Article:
Basketball Blocks And Charges

Basketball Blocks vs Charges

One of the most controversial and highly-debated calls in basketball is the determining if contact while driving to the basket was a block or charge. Read on to learn about both the block and charge fouls, as well as key differences to help you differentiate between the two.

Blocking Foul

A blocking foul is an illegal act that will be called on a defensive player who does not get into position in time prior to the dribbler moving in that direction.

The referee will use the dribbler's speed to determine how much space on the court the defensive player needed to make prior to setting up the screen. Blocking fouls result in free throws for the fouled player.

Charging Foul

A charge is called on the dribbler if he collides with a defensive player who has established a legal position on his way to the basket.

“Legal position” entails having the feet fully set and the torso in between the offensive player and the basket. The defending player cannot be in the act of shuffling or moving into position, as they must be set and still prior to the contact. This is the hardest real-time differentiation for referees to see when making the call.

Charges are huge momentum-builders for a team, as a charge is not only a turnover, but a foul on the offensive player. Defensive players will often “flop” to potentially draw a charging call, meaning they will overexaggerate the amount of contact they received when falling to the ground. The goal is to make the offensive player look guilty for committing a charge.

NBA Restricted Area

Basketball Restricted Area

The restricted area is a component of the court that defensive players are not allowed to stand in when taking a charge. If a player's feet are on or within the restricted line, a charge is automatically considered a blocking foul, even if the player was set.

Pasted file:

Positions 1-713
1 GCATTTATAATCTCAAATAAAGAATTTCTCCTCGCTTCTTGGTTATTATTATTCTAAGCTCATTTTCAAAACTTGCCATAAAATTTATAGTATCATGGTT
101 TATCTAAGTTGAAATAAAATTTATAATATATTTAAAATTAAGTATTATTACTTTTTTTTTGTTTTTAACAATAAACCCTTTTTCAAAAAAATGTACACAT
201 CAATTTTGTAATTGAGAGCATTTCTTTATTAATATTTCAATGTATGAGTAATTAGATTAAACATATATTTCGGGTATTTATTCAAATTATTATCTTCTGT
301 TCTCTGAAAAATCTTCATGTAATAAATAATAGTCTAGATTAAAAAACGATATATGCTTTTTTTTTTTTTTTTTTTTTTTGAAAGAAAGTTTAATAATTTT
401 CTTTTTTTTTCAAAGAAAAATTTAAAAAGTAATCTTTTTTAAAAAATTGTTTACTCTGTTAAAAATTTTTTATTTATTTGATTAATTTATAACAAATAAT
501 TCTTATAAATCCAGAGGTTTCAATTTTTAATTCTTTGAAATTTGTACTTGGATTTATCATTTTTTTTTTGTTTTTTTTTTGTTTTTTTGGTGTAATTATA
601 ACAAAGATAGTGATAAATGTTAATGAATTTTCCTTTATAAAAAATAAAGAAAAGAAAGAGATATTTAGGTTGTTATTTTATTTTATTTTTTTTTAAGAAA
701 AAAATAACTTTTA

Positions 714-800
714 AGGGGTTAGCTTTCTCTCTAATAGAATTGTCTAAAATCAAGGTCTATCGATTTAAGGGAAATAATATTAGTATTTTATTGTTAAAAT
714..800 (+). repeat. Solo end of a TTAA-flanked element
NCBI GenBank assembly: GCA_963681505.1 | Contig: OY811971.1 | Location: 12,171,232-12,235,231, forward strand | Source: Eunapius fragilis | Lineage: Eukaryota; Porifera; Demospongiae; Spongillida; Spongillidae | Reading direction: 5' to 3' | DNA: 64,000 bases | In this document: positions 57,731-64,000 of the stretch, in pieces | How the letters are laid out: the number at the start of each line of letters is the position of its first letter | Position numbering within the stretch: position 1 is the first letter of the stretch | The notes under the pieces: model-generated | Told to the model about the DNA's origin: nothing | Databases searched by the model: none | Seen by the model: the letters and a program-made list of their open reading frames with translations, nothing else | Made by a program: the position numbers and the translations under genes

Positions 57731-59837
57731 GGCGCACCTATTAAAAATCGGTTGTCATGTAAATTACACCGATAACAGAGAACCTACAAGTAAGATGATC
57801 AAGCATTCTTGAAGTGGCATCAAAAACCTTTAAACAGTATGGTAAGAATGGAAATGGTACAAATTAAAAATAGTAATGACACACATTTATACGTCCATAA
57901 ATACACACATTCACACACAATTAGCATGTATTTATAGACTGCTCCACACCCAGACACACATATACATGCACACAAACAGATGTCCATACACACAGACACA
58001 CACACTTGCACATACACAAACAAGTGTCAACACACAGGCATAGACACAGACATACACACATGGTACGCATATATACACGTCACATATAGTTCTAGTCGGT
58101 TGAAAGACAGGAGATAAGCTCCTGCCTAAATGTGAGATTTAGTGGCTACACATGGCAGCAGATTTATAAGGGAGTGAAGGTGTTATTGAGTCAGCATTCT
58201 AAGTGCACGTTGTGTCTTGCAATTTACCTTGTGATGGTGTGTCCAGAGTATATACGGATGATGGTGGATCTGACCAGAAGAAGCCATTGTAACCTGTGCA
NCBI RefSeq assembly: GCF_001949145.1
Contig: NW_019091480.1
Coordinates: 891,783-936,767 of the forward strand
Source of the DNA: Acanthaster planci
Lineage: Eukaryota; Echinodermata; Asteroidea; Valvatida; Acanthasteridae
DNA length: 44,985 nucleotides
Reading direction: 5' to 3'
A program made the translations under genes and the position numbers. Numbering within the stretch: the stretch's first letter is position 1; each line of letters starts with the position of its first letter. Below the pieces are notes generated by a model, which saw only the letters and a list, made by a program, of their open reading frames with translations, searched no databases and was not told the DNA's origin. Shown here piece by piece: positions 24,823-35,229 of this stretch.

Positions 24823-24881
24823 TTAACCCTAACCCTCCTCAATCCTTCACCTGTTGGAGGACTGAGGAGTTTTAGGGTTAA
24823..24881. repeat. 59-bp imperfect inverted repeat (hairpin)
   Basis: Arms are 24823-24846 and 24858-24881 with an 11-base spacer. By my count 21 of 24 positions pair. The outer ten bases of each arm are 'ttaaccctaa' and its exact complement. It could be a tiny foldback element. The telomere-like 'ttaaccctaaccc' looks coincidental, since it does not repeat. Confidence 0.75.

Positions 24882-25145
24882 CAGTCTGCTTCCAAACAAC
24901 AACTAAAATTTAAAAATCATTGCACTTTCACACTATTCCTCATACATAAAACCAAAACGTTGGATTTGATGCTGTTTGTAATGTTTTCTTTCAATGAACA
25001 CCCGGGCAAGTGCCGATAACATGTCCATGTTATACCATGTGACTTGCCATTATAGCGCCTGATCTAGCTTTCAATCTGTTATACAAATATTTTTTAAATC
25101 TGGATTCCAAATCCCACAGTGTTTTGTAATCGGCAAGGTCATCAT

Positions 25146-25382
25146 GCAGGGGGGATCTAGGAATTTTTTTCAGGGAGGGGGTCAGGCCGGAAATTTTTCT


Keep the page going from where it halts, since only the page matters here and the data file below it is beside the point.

How to Determine a Block or Charge in Basketball

When excessive or forceful contact happens between an offensive and defensive player, the referee is given two options. They can either call a charging foul or a blocking foul.

Several factors go into the deciding of what the call will be a charging foul, including:

  • Was the defender in a legal defensive position prior to the dribbler making contact, or were they moving?
  • Was the defender fully set when contact occurred?
  • If the defender was set when contact occurred, were they also in the restricted area when contact was made?

When looking for a block or charge, make sure the defender has their torso in front of the dribbler prior to the collision. The defender must also be in position before the dribbler is moving the ball toward the basket. If neither of these criteria are met, the foul will be for blocking. If the player was set and facing the dribbler, the next step is to see whether they were in the restricted area or not. If they were, the foul is for blocking. If not, it was a charge.

Blocking Foul Examples

  • If there is a tie and both players seem to be in the right.
  • A defensive player positions himself in the restricted area.
  • The dribbler is moving in the direction of the basket in a straight line at a high speed and has picked up their dribble before a defensive player is in position.

Charge Examples

  • The dribbler runs into a defensive player who has established a legal defensive position.
  • The dribbler does not dribble in a straight line towards the basket before running into a player.
  • The defender has both feet planted outside the restricted area prior to the dribbler moving in that direction.


What is the difference between a block and a charge in basketball?

The difference between a blocking and charging foul has to do with where the defender is positioned. If the defender is positioned directly in front of the offensive player with their feet planted outside of the restricted area when contact is made, it is a charging foul. If the defender is inside the restricted area or has not established a legal defensive position in front of the offensive player when contact is made, it is a blocking foul.